Elmusa noted that although “water is scarce and is going to become even scarcer because of rapid population growth, urbanization, and global warming,” he speculated further on why wars were fought over oil rather than water. Water, he argued, flows across countries, but oil does not. To get oil, you must go to the source.
If, however, a war was to be waged over water, it would happen among the downstream Arab states, the reason being their dependence on the geography and the distribution of power in each basin. Syria, for instance, cannot go to war with Turkey over the Euphrates River because Turkey is much stronger militarily and because taking over the origins of this watercourse would entail domination over millions of Kurds. However, Syria and Iraq could find themselves engaged in military confrontation if Turkey does not release enough water for the two states. The same could happen in the Nile basin between Egypt and Sudan, because Egypt cannot project its military away from its immediate borders to Ethiopia, the source of the bulk of the Nile’s flow. But this, he said, depends on the unknown future of Sudan itself.
In conclusion, Elmusa explained that avoiding water or oil wars in the future requires that we stop thinking of these wars as political possibilities, and begin thinking innovatively of viable alternatives.
The third and final speaker, Mari Luomi, presented a political science perspective of the pressures and potential sources of threat that climate change poses to the Gulf monarchies. She argued that “climate change itself is envisaged to have different kinds of negative consequences that could potentially be destabilizing for the countries of the Middle East.” Although this was the case, Luomi warned that discussing climate change within a strict security framework could lead to emphasizing adaptation measures over mitigation as well as shifting approaches to the problem from multilateralism to unilateralism and responsibility from the individual to the state. She argued that “the six Gulf Cooperation Council states, particularly the four OPEC member states – Saudi Arabia, Kuwait, the UAE, and Qatar – perceive climate change mitigation as a threat to their economies.”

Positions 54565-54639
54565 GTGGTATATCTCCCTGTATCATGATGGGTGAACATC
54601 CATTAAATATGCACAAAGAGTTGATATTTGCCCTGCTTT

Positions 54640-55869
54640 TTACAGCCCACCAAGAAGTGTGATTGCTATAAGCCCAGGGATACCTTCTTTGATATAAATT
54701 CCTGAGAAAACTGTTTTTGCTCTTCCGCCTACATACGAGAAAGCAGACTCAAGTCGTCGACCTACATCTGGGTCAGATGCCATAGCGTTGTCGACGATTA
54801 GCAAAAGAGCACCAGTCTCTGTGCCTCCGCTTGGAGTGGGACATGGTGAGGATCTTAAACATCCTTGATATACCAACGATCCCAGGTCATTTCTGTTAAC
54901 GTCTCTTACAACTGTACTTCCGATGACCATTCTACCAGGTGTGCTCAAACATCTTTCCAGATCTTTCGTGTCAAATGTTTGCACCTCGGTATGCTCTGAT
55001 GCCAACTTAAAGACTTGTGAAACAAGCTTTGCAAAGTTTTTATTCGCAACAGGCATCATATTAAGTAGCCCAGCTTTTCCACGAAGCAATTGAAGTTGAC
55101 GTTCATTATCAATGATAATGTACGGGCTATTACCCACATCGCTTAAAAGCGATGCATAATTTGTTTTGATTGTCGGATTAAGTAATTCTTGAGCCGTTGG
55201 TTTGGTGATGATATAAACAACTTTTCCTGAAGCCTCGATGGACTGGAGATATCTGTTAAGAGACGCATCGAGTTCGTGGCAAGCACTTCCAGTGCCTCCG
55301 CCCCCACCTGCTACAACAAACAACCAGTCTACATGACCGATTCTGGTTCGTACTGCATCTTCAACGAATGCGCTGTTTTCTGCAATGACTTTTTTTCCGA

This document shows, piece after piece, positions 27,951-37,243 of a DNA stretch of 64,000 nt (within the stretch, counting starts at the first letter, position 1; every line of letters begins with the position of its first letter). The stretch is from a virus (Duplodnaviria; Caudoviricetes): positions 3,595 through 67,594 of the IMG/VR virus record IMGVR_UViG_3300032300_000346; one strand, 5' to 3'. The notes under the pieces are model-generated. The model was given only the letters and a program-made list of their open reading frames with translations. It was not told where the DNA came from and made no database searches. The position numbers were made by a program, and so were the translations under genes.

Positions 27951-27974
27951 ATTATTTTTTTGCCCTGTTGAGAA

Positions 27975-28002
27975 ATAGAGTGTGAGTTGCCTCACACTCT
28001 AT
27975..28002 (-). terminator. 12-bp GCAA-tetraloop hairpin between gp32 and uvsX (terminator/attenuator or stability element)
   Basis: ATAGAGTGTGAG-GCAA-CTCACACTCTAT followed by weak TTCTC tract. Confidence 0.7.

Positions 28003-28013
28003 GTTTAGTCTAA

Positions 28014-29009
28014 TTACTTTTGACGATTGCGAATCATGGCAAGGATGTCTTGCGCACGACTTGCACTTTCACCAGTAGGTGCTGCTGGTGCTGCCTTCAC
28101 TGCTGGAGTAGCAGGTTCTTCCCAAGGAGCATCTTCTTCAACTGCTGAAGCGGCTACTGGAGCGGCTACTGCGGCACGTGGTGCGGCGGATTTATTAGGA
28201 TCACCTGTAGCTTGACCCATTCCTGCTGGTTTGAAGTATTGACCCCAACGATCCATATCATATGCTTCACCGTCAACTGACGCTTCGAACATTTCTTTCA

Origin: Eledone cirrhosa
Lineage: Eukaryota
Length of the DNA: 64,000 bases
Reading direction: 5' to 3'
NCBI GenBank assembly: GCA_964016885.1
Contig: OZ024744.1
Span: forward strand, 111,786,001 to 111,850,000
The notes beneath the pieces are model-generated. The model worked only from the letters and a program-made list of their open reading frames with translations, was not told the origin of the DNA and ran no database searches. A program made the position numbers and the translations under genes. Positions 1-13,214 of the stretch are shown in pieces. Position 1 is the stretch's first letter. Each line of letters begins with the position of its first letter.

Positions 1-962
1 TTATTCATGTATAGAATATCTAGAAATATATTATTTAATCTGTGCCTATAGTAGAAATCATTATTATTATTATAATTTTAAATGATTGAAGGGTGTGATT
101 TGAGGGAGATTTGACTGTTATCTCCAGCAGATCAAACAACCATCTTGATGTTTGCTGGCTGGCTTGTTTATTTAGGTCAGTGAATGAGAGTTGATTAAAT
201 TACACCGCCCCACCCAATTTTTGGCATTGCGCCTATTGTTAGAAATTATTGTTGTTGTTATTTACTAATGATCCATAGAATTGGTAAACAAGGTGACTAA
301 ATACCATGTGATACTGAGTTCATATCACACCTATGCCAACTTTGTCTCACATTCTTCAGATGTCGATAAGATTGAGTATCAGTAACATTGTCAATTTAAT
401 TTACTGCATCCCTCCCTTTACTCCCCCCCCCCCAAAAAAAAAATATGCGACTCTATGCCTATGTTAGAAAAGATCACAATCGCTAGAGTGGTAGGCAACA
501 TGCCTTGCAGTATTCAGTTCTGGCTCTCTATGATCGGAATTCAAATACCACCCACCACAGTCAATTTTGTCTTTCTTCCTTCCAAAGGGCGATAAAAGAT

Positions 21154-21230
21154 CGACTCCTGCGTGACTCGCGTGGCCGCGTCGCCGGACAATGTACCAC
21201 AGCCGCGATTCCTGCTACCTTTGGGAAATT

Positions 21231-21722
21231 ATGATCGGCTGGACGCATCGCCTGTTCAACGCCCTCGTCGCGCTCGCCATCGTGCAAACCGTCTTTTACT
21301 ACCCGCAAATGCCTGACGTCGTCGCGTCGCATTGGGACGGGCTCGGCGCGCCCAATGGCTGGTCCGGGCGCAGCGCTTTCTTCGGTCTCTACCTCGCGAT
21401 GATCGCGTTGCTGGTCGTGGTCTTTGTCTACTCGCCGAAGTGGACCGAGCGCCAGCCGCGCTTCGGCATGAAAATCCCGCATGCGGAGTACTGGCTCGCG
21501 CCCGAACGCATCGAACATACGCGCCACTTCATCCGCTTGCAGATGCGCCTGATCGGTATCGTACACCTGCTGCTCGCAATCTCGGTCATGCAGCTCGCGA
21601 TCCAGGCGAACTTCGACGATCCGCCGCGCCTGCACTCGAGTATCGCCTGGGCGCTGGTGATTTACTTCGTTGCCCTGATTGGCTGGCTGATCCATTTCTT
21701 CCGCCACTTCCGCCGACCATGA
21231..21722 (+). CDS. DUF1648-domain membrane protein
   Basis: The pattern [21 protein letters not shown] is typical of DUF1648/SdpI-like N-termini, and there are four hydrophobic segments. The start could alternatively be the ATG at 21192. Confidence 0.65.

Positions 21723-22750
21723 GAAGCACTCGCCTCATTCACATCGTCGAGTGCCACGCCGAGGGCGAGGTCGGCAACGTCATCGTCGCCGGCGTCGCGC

The negative consequences of climate change affect the physical, social, and economic aspects of any country or region. The physical consequences include temperature and sea-level rise, changes in precipitation, and intensity and frequency of natural disasters. Social consequences include problems with food and water security, migration, and instability and, finally, in terms of economic consequences, “the cost of delayed action to fight climate change will be higher than that of prompt action,” she said.
With regards to the Middle East, Luomi explained that there is a dearth of historic data recording past weather patterns and climate change effects, but because of the region’s water scarcity, and pockets of political instability, it is considered to be one of the most vulnerable areas in the world. However, in the international negotiations on climate change, the OPEC countries have concentrated in emphasizing the potential negative consequences that policies and actions of the industrialized countries to mitigate climate change might have on their oil revenue in the long term.
In terms of responsibility for alleviating climate change, she noted that “although it is indisputably the industrialized states that bear the responsibility for climate change, and should take the lead in fighting it, developing states will have to understand that the battle can only be won if everyone participates according to their capabilities.”
Concluding the final presentation, Luomi explained that climate change presents the Gulf countries with opportunities that could be actively exploited. She argued that “there are tangible financial benefits to be gained through decarbonizing Qatar’s energy economy by exploring energy efficiency, solar energy, and carbon trade.” To this effect, new ministries for the environment are being set up in many Gulf states that try to project new images of themselves as an energy-efficient and sustainable countries by investing in a variety of alternative energy projects and initiatives.
Finally, because there is a regional leadership vacuum in the Gulf and in the Middle East, “Qatar should, among other things, seek to develop technologies and solutions related to natural gas, which is widely seen as a transitional fuel,” Luomi said.